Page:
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Trump, Putin Hold "Full-Fledged Bilateral" Meeting; Obama Laments "Absence Of American Leadership"; 40 Plus States Push Back On Request For Voter Info. Aired 12-12:30p ET

Aired July 4, 2017 - 12:30   ET



[12:30:20] JOHN KING, CNN ANCHOR: Welcome back. A significant change in the president's schedule for this week's G20 Summit in Germany. The meeting with Russian President Vladimir Putin will be upgraded to a formal bilateral meeting instead of the initial plan for a shorter or casual conversation.

Candidates Trump voiced hopes for a more friendly relationship with Putin. But the expectations are more frosty now. One big question is whether President Trump will rebuke Putin for the Kremlin's election interference, Syria, Iran, Ukraine and now North Korea also likely topics of conversation.

CNN's Matthew Chance live in Moscow for us. Matthew, how's the Kremlin see the stakes of this big meeting?

MATTHEW CHANCE, CNN SENIOR INTERNATIONAL CORRESPONDENT: Well, obviously, John, they see the stakes in this meeting as being incredibly high. This is a very important meeting for the Russians. It's the first time, of course, Trump and Putin met, and his American counterpart, and the Russians have got a lot riding on this. I mean they want first and foremost the sanctions that the United States has imposed against Russia over its actions in Crimea in Eastern Ukraine to be lifted. They want a seat at the table. They want to have a normalized relationship with the United States. But, first and foremost, they want their position. They want their rights as a nation, as they would see it, respected by the United States and its western allies over as like Ukraine, over the issue in Syria and over other theaters as well in the international arena.

And so for Vladimir Putin this is a crucial meeting, a crucial first opportunity to suppress the flesh of President Trump and get a gauge of the man in person, John.

KING: And Matthew, in the Russian media, how is Trump portrayed now let's say opposed to say four, five months ago?

CHANCE: Well, four, five months ago he was portrayed as the sort of, you know, god-sent hero of the Russian people. Though expectations was so high, that President Trump was going to be able to deliver a transformation in the relationship which has been very poor between the United States and Russia. Cooperates over NATO, meets Russia's concerns over that U.S. missile defenses, cooperated international terrorism in Syria of course because of the poisonous political environment in the United States, and allegations that have been increasing about collusion, and Russian interference in the U.S. presidential election, none of that has been possible. None of this has come to pass.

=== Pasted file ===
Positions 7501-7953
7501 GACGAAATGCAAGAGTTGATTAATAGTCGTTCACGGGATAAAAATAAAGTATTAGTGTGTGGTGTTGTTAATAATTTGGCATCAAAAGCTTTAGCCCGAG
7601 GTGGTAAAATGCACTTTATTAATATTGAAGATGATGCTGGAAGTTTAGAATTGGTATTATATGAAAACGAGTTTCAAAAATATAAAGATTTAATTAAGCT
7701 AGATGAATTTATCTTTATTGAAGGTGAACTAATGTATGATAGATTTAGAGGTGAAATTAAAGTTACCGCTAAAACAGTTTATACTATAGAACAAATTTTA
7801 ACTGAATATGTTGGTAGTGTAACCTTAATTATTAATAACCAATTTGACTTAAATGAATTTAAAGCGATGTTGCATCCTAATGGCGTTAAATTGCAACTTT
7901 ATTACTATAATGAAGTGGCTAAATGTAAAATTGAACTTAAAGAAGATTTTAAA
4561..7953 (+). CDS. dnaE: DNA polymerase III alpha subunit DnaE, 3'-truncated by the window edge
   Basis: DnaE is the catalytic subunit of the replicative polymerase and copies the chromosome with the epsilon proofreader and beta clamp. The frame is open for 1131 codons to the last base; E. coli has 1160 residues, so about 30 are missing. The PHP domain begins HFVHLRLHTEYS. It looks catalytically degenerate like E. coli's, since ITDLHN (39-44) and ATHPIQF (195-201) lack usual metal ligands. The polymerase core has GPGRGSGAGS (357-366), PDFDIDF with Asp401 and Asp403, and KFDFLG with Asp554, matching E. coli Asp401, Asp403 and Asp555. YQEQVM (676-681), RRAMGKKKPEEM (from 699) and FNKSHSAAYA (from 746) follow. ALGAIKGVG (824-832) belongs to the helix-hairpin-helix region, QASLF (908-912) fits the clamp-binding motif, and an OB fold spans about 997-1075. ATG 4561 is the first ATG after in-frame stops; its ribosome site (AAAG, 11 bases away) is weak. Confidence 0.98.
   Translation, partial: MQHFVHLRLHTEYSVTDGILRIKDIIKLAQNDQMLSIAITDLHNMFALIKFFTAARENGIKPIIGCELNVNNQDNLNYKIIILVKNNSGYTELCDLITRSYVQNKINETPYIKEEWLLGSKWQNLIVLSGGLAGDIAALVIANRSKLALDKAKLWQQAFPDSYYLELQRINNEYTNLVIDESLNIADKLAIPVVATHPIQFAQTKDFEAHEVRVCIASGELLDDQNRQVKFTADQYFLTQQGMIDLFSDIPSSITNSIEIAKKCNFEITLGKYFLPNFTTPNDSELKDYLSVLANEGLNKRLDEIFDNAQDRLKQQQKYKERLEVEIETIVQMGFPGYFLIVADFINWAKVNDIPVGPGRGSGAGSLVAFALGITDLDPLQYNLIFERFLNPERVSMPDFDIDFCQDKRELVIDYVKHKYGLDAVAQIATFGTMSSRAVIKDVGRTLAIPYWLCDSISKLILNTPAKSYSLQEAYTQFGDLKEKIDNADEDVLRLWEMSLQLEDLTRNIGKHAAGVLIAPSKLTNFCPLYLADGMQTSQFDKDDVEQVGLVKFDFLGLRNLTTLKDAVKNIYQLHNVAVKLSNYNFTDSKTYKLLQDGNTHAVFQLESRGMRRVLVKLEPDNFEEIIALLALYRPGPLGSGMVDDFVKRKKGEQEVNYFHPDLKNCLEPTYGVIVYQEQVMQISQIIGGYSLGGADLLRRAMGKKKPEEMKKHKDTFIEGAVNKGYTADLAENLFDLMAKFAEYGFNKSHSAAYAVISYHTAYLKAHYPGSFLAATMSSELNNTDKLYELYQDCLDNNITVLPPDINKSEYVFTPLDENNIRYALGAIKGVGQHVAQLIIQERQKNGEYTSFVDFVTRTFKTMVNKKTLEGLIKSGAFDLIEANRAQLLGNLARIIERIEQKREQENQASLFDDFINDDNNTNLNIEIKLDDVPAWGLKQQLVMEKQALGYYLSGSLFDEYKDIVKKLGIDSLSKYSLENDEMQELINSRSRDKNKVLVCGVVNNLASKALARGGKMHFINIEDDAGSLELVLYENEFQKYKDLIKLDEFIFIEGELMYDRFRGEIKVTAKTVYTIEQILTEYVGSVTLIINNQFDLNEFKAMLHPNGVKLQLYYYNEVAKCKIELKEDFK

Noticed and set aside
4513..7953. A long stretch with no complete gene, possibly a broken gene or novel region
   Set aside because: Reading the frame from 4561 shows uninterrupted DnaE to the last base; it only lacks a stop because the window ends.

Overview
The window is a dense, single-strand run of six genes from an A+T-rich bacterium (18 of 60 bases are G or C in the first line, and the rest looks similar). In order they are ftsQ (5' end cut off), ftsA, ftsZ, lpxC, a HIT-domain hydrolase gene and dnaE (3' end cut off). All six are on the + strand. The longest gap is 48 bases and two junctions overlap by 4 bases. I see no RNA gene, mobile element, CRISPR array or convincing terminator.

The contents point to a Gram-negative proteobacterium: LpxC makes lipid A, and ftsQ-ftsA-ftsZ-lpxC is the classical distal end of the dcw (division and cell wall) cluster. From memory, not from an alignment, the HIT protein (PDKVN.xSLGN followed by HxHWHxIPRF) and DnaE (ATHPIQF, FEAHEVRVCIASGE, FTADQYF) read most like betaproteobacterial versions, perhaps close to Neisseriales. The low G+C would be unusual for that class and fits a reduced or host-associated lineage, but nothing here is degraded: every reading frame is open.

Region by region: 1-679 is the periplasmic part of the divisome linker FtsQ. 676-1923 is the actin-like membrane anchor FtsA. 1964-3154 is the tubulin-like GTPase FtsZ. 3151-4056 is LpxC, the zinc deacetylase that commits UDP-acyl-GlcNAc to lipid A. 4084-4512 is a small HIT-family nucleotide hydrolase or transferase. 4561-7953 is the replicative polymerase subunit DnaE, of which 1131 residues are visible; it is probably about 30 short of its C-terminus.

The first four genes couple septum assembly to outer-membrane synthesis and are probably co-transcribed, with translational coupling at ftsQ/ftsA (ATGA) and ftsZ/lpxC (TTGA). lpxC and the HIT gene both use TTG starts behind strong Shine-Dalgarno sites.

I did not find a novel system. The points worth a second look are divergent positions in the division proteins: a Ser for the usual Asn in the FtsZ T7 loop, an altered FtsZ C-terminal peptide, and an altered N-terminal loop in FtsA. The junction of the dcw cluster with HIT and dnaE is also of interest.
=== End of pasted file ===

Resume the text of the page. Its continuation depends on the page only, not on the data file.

And so, as a result, the expectations are much lower. While the Russians say even if there's an agreement for these two guys to meet again, that would be considered to be a success, John.

KING: Big change fascinating few days ahead. Matthew Chance live from Moscow. Matthew Chance, thank you very much.

European leaders long frustrated by Russia's behavior will be closely be watching the Trump-Putin meeting already, their alliance with the American president over climate change, trade and what they view as lectures from President Trump about migration and military spending, CNN's Frederik Pleitgen is in London with more of the Free Summit Translantic tensions. Hey Fred.

FREDERIK PLEITGEN, CNN SENIOR INTERNATIONAL CORRESPONDENT: Yes, there's certainly a lot of, John, transatlantic tensions especially between the Germans and Americans. Of course one thing's that's going to take place before the summit even starts is that bilateral meeting between Angela Merkel, who in many ways, of course, is really the leading power right now in Europe, and President Trump. And she went in front of German parliament and she laid out the fact that she believes that this is going to be a very, very difficult meeting. She said, "to gloss over the disagreement would be disingenuous" that of course refers to things like climate change but trade as well.

She took one barb that many people believe were aimed at President Trump, she said, whoever believes that the world's problems can be solved by isolationism and protectionism is mistaken. That's one of the things that Angela Merkel said of course referring to the fact the U.S. pulled out of the Paris climate agreement which Angela says is not going to be renegotiated and Germany is not going to back away from, and quite frankly, the rest of Europe as well. But also of course trade with Germans of course who have huge pro-free trade power.

One of the things that we expect could happen is that there could be a major free trade agreement signed between Japan and the European Union. That, of course, is something that really is contrary to a lot of the things that President Trump has been saying and some of the things the U.S. has been doing ahead of this meeting as well, John.

KING: You're fun to watch, fun week ahead. Fred, I wanted to be back in White House media would be now, Frederik Pleitgen in London, thanks very much.

And to that point, I was still learning a lot both have fashion style about this president, and the first trip including which include the NATO meeting. The Europeans didn't like it. Do you get a second chance to make a first impression? Let's get into the details of the Putin meeting and the details somebody will sum up in a second. But just more broadly, there's no question the Europeans prefer Barack Obama to Donald Trump. Donald Trump would say, so what? Donald Trump's voters would say, good. But how important is this trip for the president from the sense that whether you agree on everything or not, you need to do business?

OLIVIER KNOX, YAHOO NEWS: Pretty daunting -- pretty darn important. It's a really packed schedule. I mean as his first trip was enormously packed schedule. He's going to run into a lot of meetings where they already know what the disagreements are.